Mar 06, 2017 rated it liked it
Interesting story, but not all that great either
Roddy Williams
‘We are alone. That is the verdict, after centuries of Search for Extra-Terrestrial Intelligence missions and space exploration. The only living things in the Universe are found on the Nine Worlds settled from Earth, and the starships that knit them together. Or so it’s believed, until Dr. Kimberley Brandywine sets out to find what happened to her clone-sister Emily, who, after the final unsuccessful manned SETI expedition, disappeared along with the rest of her ship’s crew.

Following a few omino
Bruno Di Giandomenico
Sep 05, 2016 rated it it was amazing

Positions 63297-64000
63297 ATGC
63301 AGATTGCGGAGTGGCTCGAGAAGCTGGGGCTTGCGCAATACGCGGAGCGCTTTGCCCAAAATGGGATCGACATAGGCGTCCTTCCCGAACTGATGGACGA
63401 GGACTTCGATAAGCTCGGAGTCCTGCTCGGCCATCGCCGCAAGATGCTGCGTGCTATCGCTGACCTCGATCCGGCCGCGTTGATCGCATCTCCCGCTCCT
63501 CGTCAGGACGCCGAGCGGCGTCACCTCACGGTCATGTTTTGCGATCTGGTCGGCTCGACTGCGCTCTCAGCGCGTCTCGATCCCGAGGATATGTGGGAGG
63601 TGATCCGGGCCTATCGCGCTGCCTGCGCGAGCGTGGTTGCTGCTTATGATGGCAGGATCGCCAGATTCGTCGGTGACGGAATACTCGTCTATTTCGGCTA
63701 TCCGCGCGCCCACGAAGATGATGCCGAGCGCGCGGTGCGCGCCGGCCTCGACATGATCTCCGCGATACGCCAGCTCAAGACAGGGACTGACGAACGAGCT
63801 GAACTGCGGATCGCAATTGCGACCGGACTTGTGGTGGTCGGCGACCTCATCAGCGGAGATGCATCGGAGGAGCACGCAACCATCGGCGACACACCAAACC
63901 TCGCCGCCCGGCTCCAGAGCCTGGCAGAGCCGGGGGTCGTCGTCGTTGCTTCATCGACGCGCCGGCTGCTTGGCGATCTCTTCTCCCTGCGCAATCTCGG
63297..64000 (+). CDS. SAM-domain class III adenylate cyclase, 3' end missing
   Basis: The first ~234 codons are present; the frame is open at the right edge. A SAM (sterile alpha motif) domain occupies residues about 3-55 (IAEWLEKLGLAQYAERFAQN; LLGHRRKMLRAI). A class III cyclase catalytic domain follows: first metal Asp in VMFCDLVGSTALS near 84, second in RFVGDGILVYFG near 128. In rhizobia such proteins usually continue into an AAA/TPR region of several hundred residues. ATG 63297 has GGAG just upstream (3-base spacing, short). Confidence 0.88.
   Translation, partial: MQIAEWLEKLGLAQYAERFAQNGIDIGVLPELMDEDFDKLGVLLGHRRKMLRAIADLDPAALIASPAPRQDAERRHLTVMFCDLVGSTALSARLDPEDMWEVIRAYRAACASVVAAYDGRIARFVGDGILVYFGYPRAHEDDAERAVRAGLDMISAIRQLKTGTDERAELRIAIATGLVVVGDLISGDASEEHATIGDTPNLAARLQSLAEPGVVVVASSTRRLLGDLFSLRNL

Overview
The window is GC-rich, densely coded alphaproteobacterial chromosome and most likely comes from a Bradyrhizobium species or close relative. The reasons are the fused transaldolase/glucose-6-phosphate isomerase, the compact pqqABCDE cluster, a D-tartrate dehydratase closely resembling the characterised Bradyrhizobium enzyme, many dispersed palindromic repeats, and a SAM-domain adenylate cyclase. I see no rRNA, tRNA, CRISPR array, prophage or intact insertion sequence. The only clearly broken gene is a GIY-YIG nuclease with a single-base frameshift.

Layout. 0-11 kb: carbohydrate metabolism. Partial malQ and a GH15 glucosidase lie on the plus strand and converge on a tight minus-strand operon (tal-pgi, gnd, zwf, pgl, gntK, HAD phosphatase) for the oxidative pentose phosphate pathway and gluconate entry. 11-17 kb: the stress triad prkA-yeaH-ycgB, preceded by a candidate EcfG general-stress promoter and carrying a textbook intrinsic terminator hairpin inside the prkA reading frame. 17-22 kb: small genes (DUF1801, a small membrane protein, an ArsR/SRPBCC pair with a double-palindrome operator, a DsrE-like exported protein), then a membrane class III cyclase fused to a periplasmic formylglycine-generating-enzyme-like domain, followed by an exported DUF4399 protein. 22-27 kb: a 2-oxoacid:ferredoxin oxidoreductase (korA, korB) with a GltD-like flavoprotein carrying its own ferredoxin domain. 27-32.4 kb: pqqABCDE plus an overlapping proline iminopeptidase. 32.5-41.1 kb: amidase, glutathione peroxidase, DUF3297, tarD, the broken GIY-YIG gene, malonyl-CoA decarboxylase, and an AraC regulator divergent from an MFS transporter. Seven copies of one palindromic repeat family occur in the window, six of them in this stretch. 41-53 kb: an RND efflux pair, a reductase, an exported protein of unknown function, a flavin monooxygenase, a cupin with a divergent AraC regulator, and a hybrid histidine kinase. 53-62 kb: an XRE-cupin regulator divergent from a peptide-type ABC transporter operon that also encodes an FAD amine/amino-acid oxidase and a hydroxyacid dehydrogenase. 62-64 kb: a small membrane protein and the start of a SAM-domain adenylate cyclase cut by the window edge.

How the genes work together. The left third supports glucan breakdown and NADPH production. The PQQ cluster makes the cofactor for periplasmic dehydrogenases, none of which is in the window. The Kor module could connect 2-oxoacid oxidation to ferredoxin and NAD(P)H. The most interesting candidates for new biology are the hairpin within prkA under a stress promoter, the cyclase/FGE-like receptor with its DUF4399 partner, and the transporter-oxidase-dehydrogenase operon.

Jack McDevitt seems to be always good.
His stories tend to have a few keypoints, basically that there are quite few civilizations in the universe, very difficult to discover and that his main characters are usually women.
In this book we have a universe where mankind has gotten tired of looking for other civilizations and the effect is that of closing in and being happy with the situation as it is. Our civilization is stagnant, people work only if they wish too, but it is becoming an hedonist soci
Jul 07, 2014 rated it really liked it
Imagine an interstellar exploration mission looking to make "First Contact" - only to have said 'contact' goes so disastrously, horribly, catastrophically *wrong* that the four crew members return from the mission and conspire to conceal all evidence of it. In addition two members of the crew mysteriously disappear shortly after their return, and a fourth is missing and presumed dead after a bizarre and unexplained explosion, which ultimately forces the abandonment of a small valley community wh ...more